Íàçâàíèå: Business Grammar Builder. Äåëîâîé àíãëèéñêèé: ãðàììàòèêà (Ë.Â. Êîðóõîâà Í.Í. Íîâîñåëüöåâà)
Unit 16 questions 2
Question tags: form A
A question tag is a short phrase at the end of a statement that turns it into a question. It invites the other person to reply.
Question tags are formed using auxiliaries (do, be, have or a modal). An affirmative statement usually has a negative tag, and vice-versa.
You speak French, don’t you? You don’t speak French, do you?
You went to the conference, didn’t you? You didn’t go to the conference, did
You can meet him tomorrow, can’t you? You can’t meet him tomorrow, can
He’s here, isn’t he? He isn’t here, is he?
Question tags: use B
Here are five possible uses of question tags presented in a dialogue: A: You haven’t got the sales figures yet, have you?
(request for information)
B: They don’t have to be ready till Friday do they? (confirmation) A: You’re not going to leave it until the last minute again, are you?
B: Well, I haven’t had any time, have I? (defence) A: So it wasn’t you going home early yesterday, was it? (sarcasm)
If we use a negative statement with an affirmative tag, we often expect the answer to be no. A: I’m going to need an interpreter. B: Of course. You don’t speak French, do you?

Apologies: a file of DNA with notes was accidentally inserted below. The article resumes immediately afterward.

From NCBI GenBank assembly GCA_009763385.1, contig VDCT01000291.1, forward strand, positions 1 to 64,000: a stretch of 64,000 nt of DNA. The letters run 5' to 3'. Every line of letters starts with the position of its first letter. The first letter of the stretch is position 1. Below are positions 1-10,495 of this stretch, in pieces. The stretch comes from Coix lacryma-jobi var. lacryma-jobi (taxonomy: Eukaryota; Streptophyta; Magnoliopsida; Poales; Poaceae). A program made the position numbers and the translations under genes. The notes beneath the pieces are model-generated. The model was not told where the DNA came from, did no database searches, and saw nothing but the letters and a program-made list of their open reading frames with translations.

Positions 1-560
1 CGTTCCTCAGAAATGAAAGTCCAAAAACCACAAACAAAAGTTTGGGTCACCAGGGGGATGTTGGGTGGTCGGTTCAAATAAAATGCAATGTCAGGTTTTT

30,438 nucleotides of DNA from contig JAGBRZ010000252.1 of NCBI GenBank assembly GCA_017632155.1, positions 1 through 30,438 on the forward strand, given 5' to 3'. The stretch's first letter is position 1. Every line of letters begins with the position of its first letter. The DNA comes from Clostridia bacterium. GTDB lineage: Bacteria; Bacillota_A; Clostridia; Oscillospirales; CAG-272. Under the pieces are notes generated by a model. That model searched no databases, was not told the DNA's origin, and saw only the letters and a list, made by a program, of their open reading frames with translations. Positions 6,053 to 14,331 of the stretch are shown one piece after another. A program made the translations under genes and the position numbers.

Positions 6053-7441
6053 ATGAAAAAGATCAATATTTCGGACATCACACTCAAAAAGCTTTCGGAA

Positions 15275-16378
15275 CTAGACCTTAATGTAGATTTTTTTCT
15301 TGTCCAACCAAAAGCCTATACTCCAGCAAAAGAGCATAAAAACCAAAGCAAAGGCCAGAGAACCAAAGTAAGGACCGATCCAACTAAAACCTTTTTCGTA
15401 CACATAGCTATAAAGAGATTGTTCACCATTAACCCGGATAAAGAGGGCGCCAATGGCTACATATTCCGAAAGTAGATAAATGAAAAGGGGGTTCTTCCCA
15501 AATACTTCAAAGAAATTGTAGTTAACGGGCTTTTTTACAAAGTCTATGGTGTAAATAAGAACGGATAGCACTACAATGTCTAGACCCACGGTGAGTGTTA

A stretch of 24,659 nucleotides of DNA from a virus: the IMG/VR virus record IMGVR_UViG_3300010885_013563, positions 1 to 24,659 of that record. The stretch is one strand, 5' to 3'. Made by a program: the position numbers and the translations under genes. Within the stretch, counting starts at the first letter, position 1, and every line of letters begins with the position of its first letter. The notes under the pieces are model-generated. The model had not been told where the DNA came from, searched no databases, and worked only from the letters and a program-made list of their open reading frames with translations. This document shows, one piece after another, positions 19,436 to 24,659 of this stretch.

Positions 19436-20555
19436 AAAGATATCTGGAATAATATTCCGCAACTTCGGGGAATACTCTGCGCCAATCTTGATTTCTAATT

This form can be more polite because it is easier for the other person to reply no.
A: You don’t speak French, do you?
B: No, sorry, I don’t.
A negative statement with an affirmative tag can also be used to ask people for things in a polite way.
You couldn’t give me a hand, could you?
You haven’t got any change for the parking meter, have you?
Question tags: other points C
If the main verb in the statement is have, you make a tag with do.
You had a meeting this morning, didn’t you?
When have is the auxiliary the tag is with have (as normal):
You’ve just been to Austria, haven’t you?
The tag with I’m 11 am is aren’t.
I’m a fool, aren’t I?
The tag with Let’s is shall. This is a suggestion.
Let’s break for coffee now, shall we?
After an imperative we can use will you? or won’t you?
Have a seat, will you?
Give me a call later, won’t you?
If the imperative is a request we can use can you? or could you?
Hold the lift for me, can you?
Pass me that file, could you?
Reply questions D
We can use a short question to reply to what someone says. We do this to show surprise or uncertainty. The meaning is like Really? or Is that true? A: I went to Head Office last week.
B: Did you? (interest)
A: I can’t install the new software.
B: Can’t you? (surprise) A: I think they’re arriving at ten.
B: Are they? (uncertainty)
The reply question uses an auxiliary verb like in a question tag, but affirmative to negative.
Indirect questions E
We can be more polite or tentative by beginning a question with a phrase like Do you know, Do you think/feel, Do you mind telling me, Could you tell me, Could I ask you, I’d like to know, I was wondering.
Do you feel this rise in interest is a result of increased recruiting? Can you
give me Yale’s profile JOT the Class of ‘99 (i.e. minority, non-US, female)? Also, you mentioned that Yale has been working hard to strengthen its inter-